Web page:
In the same series of transsylvian amygdalohippocampectomies, 70% of patients had reduced their antiepilepsy medication postoperatively. At the time of the last available outcome 49.4% of patients had reduced their antiepilepsy medication compared with preoperative levels, and 27% were without any antiepilepsy medicine.

When the nature of the pathology underlying an epileptic disorder was considered, the seizure outcome after transsylvian selective amygdalohippocampectomy varied. Patients with classic hippocampal sclerosis fared well, and 73% of them had an Engel Class I outcome after transsylvian amygdalohippocampectomy. If patients with mesial TLE had more extensive disease affecting the temporal neocortex or when the seizure-generating structures exceeded the area of resection performed via a transsylvian approach, only 12% of patients had an Engel Class I outcome. As in patients with lesional mesial TLE, the results following transsylvian selective resections were good. Seventy percent of patients with vascular malformations or benign tumors had an Engel Class I outcome. Patients with World Health Organization Grade III or IV tumors had an Engel Class 1 outcome in 60% of cases. Wieser and associates39 reported on 34 patients (11 vascular malformations and 23 tumors or hamartomas) with dual pathology who underwent surgery via the transsylvian approach. This group had a seizure outcome similar to that in patients with hippocampal sclerosis.

Cognitive Outcome

Given that seizure control has been found to be similar among the different surgical procedures offered, other factors must be considered when deciding on the best approach to be utilized. The cognitive outcome following temporal lobe surgery for epilepsy has been a significant concern. Before discussing the neuropsychological results of the different surgical techniques, several issues that have a direct impact on outcome must be addressed.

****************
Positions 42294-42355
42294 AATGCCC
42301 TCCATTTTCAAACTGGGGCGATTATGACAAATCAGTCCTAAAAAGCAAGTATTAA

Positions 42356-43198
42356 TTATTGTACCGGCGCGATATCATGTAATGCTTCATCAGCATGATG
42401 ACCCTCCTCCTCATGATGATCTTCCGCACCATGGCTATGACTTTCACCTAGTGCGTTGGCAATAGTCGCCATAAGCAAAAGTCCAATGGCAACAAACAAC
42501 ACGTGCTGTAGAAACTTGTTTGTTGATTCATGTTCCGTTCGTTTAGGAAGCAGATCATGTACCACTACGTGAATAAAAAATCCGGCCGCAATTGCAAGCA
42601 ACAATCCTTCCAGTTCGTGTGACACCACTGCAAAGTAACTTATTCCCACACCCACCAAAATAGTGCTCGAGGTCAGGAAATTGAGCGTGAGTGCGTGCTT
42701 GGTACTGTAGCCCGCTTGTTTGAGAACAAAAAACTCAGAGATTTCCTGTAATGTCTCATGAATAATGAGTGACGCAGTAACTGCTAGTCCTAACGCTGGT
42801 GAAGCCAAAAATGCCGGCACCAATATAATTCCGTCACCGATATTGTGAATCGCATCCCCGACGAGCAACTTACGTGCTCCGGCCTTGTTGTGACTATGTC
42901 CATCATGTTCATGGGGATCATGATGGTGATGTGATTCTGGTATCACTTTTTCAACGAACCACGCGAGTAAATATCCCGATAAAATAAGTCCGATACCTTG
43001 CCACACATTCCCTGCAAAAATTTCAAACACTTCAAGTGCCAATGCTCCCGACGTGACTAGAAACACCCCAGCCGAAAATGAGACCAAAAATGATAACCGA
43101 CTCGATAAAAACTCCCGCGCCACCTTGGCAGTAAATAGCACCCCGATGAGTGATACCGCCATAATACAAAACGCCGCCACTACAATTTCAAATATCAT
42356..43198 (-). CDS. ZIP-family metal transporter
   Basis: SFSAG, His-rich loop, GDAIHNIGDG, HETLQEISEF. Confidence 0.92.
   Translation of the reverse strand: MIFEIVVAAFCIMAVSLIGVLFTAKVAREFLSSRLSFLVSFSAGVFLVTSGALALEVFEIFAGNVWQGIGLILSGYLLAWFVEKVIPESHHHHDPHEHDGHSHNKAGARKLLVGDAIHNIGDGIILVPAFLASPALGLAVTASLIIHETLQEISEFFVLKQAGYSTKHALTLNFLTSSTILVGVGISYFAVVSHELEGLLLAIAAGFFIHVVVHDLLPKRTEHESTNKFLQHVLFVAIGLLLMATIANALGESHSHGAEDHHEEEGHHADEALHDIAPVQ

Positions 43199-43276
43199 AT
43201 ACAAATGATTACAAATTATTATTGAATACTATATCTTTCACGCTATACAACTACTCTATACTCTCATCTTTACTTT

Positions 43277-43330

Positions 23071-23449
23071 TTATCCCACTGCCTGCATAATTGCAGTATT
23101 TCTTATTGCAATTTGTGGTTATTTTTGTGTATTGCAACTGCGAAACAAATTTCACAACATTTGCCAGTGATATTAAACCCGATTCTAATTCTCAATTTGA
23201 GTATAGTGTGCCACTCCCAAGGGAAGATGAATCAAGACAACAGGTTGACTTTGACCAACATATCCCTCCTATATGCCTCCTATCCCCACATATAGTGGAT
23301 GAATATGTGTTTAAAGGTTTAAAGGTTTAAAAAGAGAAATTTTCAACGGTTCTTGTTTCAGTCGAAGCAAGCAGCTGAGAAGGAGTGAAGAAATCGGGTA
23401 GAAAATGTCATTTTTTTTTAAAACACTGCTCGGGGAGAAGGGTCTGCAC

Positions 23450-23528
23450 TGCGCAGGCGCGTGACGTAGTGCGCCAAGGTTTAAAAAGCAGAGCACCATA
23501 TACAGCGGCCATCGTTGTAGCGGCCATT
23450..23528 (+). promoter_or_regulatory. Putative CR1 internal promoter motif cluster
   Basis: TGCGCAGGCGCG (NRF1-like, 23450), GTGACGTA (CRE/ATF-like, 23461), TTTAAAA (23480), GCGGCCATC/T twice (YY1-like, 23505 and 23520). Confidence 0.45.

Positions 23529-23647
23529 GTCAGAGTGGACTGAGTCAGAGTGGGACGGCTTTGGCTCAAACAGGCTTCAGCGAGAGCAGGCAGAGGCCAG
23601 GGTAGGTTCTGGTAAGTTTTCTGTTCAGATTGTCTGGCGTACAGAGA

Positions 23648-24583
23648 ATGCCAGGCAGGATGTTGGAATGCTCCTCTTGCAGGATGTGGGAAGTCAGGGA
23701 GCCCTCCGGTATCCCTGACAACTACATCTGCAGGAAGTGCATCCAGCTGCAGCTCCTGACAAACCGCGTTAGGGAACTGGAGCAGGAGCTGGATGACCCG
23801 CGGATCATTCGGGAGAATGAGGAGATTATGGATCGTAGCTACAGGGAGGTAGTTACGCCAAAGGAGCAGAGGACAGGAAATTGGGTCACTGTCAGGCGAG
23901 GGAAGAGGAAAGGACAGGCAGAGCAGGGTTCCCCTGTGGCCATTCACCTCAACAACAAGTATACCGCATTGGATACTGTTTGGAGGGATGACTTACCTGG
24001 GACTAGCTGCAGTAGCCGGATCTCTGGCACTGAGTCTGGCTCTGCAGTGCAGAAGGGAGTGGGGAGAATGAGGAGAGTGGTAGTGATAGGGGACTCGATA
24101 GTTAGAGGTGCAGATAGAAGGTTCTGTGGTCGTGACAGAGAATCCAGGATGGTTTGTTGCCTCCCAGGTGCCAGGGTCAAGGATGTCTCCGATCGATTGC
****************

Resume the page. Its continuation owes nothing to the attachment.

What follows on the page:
First is the issue of “silent cortex.” The myth that the normal brain contains functionless, silent areas arose from the leading theory of brain function and some data on resection, disconnection, and electrical stimulation that were misinterpreted to fit that model. The concept of silent cortex—truly nonfunctional areas that, when removed, could be fully compensated for by other areas—was consistent with the tenets of gestalt, holistic psychology, and neurology, in which the greater part of the brain was considered to support general intellectual functions. This view was concordant with the prevailing notion of a general intelligence factor underlying the IQ. However, animal and human studies are showing involvement of those silent areas, such as the temporal pole, in several functions. Temporal pole lesions in monkeys disrupt social behavior, reducing affiliative behavior and leading to social isolation.18 In humans the temporal pole has naming, sensory, and emotional functions. In functional studies the structure is activated while recalling proper names, detecting a familiar stimulus, analyzing auditory stimuli, and learning new visual patterns.2,30 Most patients undergoing temporal lobe resections are well evaluated for memory and speech; however, emotion, visual recognition and learning, topographic memory and orientation, and musical, sexual, and other functions are rarely considered. Similarly, studies on emotional function are often limited to assessments of mood and anxiety, and social function is rarely addressed. In many cases, patients may not report emotional and social issues, which are more apparent to family members, friends, coworkers, and teachers.